To analyze miRNAs in AIN-2-associated miRISCs during development, we combined AIN-2::GFP IP with miRNA cloning and pyrosequencing to generate the miRNA composition profile in the AIN-2-containing miRISC at each developmental stage, and then compared this composition with the miRNA expression profile of whole cell lysates at each corresponding stage. Overall, 86 miRNAs were detected in at least one of the AIN-2 IP samples. Sixty-seven miRNAs were detected in at least one of the total RNA samples, and all of these 67 miRNAs were also detected in the AIN-2 IP samples(Fig. 1A), which is consistent with our previous finding that AIN-2 is broadly involved in all miRNA functions during development (Zhang et al., 2007). The expression patterns of the lin-4 and let-7 family miRNAs revealed by our analysis of total RNA samples were consistent with their published expression patterns based on northern blots (Abbott et al., 2005; Lim et al., 2003)(Fig. 1B), indicating the validity of the miRNA cloning and sequencing procedure used in this study. Although the relative abundances of miRNAs in the AIN-2 IP generally correlated with their levels in the total lysate at the corresponding developmental stage, there were several instances in which this correlation was weak (see Fig. S1 in the supplementary material).
Through unsupervised hierarchical clustering analysis, four major cluster groups were identified for the 86 miRNAs based on the pattern of their association within the AIN-2-containing miRISCs at each developmental stage,as measured by their concentration in the AIN-2 IP samples for each stage(Fig. 1A). Except for cluster group 4, which is composed of scattered low-abundance miRNAs, each of the other three cluster groups represents a clear temporal pattern of association with the AIN-2 miRISCs (Fig. 1A). This clustering indicates that distinct sets of miRNAs are active at different developmental stages, supporting the idea that the switch between different development programs is accompanied by significant changes in the underlying miRNA::mRNA regulation network(Ason et al., 2006). Interestingly, the most dramatic changes in the miRNA composition of AIN-2 miRISC were observed between egg and L1 stages, and between L1 and L2 stages,which is consistent with the dynamic changes in the mRNA targets associated with miRISCs during these transitions (see below).
The 5′ miRNA seed region is a key determinant for miRNA/mRNA target recognition (Lewis et al.,2005; Xie et al.,2005). Based on shared seed sequences, C. elegans miRNAs have been grouped into discrete families, some of which share the seed sequence with miRNAs from other organisms(Miska et al., 2007; Ruby et al., 2006). Our results indicate that members of the same miRNA family tend to have similar temporal patterns of miRISC association despite the divergent chromosome locations of the genes of the family members in most cases (see Table S1 in the supplementary material); this is consistent with their binding to shared targets.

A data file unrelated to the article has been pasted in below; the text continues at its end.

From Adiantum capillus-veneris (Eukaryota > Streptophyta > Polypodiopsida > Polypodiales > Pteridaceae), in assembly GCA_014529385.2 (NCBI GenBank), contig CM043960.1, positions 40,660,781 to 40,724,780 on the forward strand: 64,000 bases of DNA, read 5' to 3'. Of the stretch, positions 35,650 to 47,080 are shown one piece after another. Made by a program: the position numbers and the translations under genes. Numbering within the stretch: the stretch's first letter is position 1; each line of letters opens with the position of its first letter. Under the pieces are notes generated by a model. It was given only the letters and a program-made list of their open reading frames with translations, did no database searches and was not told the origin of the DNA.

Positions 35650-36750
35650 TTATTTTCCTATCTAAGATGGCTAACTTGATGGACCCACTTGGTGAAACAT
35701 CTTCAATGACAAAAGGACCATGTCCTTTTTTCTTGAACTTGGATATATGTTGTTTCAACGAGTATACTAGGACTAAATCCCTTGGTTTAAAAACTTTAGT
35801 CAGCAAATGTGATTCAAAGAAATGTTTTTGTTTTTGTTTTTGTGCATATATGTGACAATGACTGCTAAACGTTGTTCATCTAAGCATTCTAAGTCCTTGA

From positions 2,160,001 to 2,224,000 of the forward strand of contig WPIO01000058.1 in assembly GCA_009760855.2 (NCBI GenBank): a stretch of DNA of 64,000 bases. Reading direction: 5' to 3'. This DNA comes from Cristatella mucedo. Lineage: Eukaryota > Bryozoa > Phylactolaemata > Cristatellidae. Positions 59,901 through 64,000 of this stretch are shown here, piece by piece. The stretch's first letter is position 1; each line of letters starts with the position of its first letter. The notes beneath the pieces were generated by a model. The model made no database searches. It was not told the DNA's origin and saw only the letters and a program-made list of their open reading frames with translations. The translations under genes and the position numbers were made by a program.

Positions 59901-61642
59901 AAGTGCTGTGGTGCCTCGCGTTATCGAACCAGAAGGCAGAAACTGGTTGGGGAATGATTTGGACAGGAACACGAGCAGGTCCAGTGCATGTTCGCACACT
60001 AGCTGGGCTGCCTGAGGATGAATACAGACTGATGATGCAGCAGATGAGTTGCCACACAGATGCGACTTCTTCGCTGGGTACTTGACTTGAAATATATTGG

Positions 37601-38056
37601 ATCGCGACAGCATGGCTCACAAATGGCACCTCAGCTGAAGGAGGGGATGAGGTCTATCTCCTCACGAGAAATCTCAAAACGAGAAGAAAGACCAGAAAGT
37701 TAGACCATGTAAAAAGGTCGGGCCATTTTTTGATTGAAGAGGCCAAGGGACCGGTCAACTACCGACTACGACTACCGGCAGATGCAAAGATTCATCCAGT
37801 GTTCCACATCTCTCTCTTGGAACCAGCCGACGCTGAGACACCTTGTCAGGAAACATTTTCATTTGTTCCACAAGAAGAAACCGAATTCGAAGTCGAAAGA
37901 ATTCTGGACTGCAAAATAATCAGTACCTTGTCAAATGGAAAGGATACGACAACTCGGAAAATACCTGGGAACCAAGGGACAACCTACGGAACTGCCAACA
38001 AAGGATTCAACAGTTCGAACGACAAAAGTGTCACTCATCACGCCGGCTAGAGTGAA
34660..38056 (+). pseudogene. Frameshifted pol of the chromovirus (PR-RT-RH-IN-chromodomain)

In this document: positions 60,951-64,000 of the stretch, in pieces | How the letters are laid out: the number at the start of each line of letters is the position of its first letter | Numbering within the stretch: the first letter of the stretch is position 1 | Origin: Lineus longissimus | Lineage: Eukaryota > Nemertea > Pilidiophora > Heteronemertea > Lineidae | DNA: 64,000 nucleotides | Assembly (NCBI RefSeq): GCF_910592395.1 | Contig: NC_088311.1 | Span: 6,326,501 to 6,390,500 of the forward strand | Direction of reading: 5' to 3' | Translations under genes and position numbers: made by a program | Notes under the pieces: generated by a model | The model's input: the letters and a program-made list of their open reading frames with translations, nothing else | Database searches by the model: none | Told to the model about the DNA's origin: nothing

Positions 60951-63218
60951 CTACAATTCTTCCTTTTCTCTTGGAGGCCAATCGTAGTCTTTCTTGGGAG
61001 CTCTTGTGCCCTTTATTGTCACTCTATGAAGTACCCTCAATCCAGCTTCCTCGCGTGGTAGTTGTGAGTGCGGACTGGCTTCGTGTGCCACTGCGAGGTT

More than 2000 mRNAs associate with AIN-2/GW182-containing miRISC at one or more developmental stage
To generate a global view of the dynamics of miRNA-mediated regulation of gene expression during C. elegans development, we analyzed the mRNAs in the AIN-2::GFP IP results from five developmental stages. The magnitude of the combined interaction of miRNAs with a given target mRNA was assessed by measuring the fold enrichment of that mRNA in AIN-2 IP samples, relative to the abundance of the mRNA in the corresponding total lysate(Zhang et al., 2007). Because this enrichment in the IP sample versus total lysate directly reflects the miRISC-associated fraction of a given mRNA, high enrichment indicates the likelihood of strong miRNA-mediated regulation of the mRNA, whereas low or negative enrichment indicates the likelihood of weak or absent miRNA regulation of the mRNA. It is also possible that poor enrichment could reflect interactions that occur only in a rare subset of cells at any given stage of development.
Our results revealed that at each developmental stage, approximately 1000 transcripts were significantly enriched (P<0.001) in the AIN-2-containing miRISCs, indicating that these transcripts are miRNA targets at the corresponding stage. Overall, 2094 out of the 15013 testable transcripts (13.9%) were enriched in at least one stage(Table 1; see also Table S2 in the supplementary material for the full list of the 2094 genes and their AIN-2 IP enrichment at each developmental stage).
|Stage .||Egg .||L1 .||L2 .||L3 .||L4 .||Any stage‡ .|
|% stage-specific targets¶||22.5||18.9||6.7||8.8||7.3||-|
|Stage .||Egg .||L1 .||L2 .||L3 .||L4 .||Any stage‡ .|
|% stage-specific targets¶||22.5||18.9||6.7||8.8||7.3||-|